A purchase order number is a way to reference an order for goods or services, and to track the sales transaction. The buyer assigns a purchase order number to an order for goods. The number is usually created automatically by the buyer’s order management system. When the order has been fulfilled, the supplier includes the purchase order number on the invoice they send to the buyer.
What is a purchase order?
A purchase order (PO) is sent by a buyer to a vendor. This order provides both parties with legal protection. It is an official document from the buyer ordering specific products from the seller. The purchase order has a unique number, the name of the buyer and the supplier, the order details, the quantity, the agreed price, and the delivery date. It may also include payment deadlines, tax information, and terms and conditions.
The supplier confirms that they can supply the goods or services when they receive the purchase order. The purchase order is canceled if the supplier cannot fulfill the order.
The purchase order is a contract that protects the buyer and seller. The buyer is protected because the price is agreed before the buyer places the order. The purchase order may streamline procurement because the items ordered are clearly listed. The seller is protected because the purchase order obligates the buyer to pay for the goods once received.
What is a purchase order number?
Each purchase order has a unique number that is used to reference the sales transaction. The buyer generates the purchase order number when they place an order, and it is used to track the order. The purchase order number is used on the invoice and any other documentation. It saves time matching orders with invoices and reduces errors with the order and payment.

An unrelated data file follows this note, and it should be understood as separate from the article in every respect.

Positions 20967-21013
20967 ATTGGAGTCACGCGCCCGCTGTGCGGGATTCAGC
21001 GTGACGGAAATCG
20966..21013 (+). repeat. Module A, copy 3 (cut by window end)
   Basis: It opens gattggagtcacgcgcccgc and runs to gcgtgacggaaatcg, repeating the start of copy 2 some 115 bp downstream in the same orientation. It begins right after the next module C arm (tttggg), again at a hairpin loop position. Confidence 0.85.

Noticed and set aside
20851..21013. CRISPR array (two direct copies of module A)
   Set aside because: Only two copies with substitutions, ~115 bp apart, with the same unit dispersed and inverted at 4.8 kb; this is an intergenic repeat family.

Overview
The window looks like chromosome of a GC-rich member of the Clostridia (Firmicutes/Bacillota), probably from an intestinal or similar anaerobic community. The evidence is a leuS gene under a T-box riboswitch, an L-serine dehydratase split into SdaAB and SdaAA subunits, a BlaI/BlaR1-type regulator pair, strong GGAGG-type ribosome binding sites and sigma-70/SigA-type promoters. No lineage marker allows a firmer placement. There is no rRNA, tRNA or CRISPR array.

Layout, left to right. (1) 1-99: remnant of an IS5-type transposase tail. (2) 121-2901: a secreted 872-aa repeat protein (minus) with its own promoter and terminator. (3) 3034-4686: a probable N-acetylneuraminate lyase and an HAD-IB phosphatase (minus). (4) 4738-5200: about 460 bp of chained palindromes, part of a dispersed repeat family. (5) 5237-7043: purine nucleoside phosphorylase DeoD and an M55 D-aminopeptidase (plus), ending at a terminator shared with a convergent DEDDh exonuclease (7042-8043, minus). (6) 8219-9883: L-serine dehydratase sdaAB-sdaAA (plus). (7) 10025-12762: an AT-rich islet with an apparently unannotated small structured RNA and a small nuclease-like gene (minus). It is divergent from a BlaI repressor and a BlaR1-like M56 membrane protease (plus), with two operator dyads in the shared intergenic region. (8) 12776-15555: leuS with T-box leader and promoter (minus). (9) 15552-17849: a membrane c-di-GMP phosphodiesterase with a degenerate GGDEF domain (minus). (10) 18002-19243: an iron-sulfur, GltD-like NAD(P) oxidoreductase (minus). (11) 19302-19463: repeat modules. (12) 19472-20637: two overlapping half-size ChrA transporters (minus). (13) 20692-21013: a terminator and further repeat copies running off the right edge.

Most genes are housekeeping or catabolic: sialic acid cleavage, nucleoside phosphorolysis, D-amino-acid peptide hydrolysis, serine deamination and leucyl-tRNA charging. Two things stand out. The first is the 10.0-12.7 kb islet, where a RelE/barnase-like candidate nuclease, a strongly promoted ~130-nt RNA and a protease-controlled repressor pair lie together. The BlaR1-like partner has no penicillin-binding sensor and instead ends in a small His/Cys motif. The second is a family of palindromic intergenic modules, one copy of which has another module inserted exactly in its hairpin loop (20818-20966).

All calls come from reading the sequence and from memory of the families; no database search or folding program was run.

Creating a purchase order number
The buyer initiates the creation of the purchase order number using one of these methods:
- A manual system using purchase order numbers starting from 1 or 001. You can use an Excel document, to track the numbering, or a purchase order template.
- In online shopping, the buyer logs into the system, searches for products, places them in a cart, and confirms the order request. The order management system (OMS) then automatically assigns a number to that order and sends confirmation to the buyer of the order with the order number and other details.
How purchase orders work
For small business owners, a computerized purchase order system simplifies the order-to-payment process.
The same is true for larger organizations. However, big companies usually have a designated purchasing department that receives requests from employees (purchase requisitions) to buy goods and services. Purchase requisitions allow a business to improve inventory management, and control cash flow and spending. It also helps protect the company from fraud, because the requisition must be verified as legitimate.
If the supplier approves the order, the supplier creates a purchase order form, ships the order, and creates an invoice for the buyer.
Before shipping, the seller typically creates a packing slip to cross-check the items. The packing slip is a way to check if the shipment matches the purchase order. The packing slip also keeps track of the items in case they’re lost or damaged during transit. The packing slip includes the SKU number, model number, product quantity, and the cost per unit.